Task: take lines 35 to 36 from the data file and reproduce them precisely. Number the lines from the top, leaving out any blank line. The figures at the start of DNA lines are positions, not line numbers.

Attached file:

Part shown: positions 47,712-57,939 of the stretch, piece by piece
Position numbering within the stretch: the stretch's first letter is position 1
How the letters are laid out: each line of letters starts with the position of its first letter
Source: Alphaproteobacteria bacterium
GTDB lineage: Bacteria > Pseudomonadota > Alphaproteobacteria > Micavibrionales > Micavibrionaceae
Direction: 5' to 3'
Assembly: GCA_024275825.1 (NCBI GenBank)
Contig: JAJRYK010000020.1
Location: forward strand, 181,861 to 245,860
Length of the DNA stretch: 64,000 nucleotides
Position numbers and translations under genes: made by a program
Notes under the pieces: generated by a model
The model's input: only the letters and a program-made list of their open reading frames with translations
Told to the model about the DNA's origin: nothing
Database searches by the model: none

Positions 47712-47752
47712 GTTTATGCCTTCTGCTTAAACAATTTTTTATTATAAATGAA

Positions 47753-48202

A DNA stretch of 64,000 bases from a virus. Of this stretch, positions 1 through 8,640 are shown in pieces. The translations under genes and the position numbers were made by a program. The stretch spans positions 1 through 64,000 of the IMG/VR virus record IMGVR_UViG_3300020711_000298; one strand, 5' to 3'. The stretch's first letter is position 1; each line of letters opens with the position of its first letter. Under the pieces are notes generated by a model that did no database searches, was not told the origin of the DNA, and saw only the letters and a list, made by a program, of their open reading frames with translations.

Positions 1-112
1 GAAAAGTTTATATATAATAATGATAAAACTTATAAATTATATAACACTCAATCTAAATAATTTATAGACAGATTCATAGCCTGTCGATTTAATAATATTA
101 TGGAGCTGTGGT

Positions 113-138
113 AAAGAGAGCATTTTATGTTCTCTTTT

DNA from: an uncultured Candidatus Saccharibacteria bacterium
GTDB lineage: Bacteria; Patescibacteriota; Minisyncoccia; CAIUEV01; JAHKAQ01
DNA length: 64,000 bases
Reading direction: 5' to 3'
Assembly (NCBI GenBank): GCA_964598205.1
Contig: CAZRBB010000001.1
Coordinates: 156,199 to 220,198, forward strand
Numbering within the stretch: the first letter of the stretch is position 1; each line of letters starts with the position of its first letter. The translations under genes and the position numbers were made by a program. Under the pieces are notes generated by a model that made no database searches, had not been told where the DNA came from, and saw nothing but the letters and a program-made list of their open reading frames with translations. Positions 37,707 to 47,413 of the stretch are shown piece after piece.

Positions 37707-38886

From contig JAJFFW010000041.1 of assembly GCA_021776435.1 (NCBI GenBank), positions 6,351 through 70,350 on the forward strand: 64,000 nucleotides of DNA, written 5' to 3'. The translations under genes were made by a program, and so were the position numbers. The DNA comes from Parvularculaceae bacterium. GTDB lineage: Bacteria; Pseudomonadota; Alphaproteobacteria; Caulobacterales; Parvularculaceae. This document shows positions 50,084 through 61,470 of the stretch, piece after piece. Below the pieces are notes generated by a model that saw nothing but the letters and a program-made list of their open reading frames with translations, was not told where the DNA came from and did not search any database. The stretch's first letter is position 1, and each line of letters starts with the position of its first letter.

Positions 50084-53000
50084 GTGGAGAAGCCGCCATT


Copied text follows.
Positions 50084-53000
50084 GTGGAGAAGCCGCCATT